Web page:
Reactions to the anti-socialism in Trump’s State of the UnionPosted by Josh Taylor / February 7, 2019
Many people don’t know this, but the American Revolution was founded in large part by anti-Catholic sentiment among New Englanders. Colonial New Englanders hated Catholicism so much, in fact, that the Patriots leading the war effort had to ask them to tone down their anti-Catholic sentiment in order to keep Rhode Island (a largely Catholic colony) on board with the Revolution and to convince the French (a Catholic nation) to supporting them. In fact, the road to Revolution was solidified when Puritan ministers began equating the Church of England with Catholicism. When ministers “discovered” a conspiracy against their churches led by a Catholic cabal that had infiltrated the Anglican Church, the American colonists began to lean towards rebellion. All of this was exacerbated by the fact that the colonists equated Catholicism with political tyranny.
We are a nation, in short, built as much on being opposed to a form of religion and, by extension, government as we are built on being for a kind of religion or government. Identifying political and religious enemies is an old political trick, in other words, and a highly effective one. And few create enemies––manufacture, you might say––better than Donald Trump.
Trump’s State of the Union emphasized unity, and one of the ways that he attempted to forge unity was by juxtaposing American democracy to socialism. Such a move, the New York Times points out will be an effective way to demonize certain Democrats––especially of the Bernie Sanders variety––during the 2020 elections.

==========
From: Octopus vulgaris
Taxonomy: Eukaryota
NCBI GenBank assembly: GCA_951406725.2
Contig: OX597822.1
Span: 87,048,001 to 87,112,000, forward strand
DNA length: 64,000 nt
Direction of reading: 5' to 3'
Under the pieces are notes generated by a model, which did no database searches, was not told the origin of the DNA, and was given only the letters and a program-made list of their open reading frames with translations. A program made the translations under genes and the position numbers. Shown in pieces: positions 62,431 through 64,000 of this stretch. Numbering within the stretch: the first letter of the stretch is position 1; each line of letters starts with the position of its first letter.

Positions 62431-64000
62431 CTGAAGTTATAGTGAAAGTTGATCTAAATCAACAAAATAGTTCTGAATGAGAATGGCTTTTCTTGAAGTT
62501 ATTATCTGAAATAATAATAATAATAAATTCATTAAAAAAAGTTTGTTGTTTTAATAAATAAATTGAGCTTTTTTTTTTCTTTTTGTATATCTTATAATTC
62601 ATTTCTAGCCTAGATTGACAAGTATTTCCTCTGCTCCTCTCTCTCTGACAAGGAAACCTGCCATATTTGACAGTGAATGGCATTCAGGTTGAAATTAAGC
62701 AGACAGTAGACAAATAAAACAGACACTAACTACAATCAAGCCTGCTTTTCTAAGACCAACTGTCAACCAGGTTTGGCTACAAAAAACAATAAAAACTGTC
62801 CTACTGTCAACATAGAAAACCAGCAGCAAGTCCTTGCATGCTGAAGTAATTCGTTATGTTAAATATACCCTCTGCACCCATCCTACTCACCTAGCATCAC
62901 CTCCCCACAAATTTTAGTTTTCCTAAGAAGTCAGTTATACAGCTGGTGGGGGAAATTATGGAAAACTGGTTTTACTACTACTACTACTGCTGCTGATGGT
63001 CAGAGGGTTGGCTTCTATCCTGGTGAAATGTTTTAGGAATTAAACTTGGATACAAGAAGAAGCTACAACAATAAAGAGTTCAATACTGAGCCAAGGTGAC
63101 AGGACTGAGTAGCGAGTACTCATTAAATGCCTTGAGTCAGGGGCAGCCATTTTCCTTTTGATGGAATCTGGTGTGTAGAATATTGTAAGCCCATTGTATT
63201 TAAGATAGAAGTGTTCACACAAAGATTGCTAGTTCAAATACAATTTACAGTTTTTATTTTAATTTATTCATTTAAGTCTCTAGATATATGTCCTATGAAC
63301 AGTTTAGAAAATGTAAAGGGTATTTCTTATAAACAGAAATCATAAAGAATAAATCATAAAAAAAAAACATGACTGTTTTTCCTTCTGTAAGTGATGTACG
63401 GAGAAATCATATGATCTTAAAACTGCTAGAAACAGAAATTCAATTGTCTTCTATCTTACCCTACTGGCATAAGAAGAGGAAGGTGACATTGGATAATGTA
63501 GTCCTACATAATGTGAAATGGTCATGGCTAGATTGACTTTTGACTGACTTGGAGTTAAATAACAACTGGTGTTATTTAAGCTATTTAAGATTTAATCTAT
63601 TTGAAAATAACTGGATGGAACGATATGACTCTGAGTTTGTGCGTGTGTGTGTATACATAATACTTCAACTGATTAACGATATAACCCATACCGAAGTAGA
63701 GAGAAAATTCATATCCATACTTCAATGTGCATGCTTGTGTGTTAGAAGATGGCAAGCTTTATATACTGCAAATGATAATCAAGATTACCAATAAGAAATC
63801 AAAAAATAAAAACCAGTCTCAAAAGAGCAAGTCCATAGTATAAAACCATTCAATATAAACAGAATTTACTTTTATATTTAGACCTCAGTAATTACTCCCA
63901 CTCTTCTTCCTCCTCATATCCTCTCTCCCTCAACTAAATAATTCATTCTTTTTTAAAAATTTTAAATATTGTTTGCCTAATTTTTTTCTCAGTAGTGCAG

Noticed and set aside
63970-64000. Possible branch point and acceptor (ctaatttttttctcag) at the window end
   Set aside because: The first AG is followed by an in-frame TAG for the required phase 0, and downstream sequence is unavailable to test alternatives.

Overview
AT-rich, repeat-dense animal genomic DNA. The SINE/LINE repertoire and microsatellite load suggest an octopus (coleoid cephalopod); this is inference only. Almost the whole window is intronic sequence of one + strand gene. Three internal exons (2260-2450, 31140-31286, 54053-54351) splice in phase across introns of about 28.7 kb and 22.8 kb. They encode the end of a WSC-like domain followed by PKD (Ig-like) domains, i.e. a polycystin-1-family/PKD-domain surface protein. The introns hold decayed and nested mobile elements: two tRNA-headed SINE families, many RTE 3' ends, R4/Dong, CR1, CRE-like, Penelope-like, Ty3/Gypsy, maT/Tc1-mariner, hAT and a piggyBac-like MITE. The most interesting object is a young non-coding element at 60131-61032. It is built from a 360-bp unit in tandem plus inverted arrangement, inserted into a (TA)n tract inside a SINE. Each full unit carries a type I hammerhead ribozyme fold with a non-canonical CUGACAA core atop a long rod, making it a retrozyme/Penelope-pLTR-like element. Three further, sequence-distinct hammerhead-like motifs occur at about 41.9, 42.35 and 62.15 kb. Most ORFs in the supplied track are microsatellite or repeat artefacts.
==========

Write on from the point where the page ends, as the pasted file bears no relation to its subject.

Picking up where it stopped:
The Washington Post believes that this is a great thing for socialism in America. Socialism is no longer the bogeyman it once was, when it was more clearly equated with communism and atheism. And part of the reason that’s the case, suggests the Post, is that the Republicans have moved so far right, and become so extreme in their political opposition to “liberalism,” that they have made socialism mean basically “kind of liberal.”
Some younger, hipper politicians are actually taking advantage of this shift in meaning of socialism. Alexandria Ocasio-Cortez, for example, has suggested a number of policies that some label socialist, such as higher taxes on the extremely wealthy. She has slammed Trump for his State of the Union attack on socialism, accusing him of using it as a scare tactic.
The thing is, this is a scare tactic that might work. The Democratic Party is only just now starting to articulate some kind of coherent platform, thanks in large part to Stacey Abrams beautiful State of the Union response. And what they have outlined is very progressive, very left wing. Here’s the rub with that: the party might have gone too left, and some Democrats might be afraid of that. Using the socialist bogeyman might be effective in bringing some of those more moderate Democrats to the polls for Republicans or Independents (which would effectively be the same thing). Only time will tell how effective Trump’s scare tactics will be, but if history is any guide, then they will be very effective.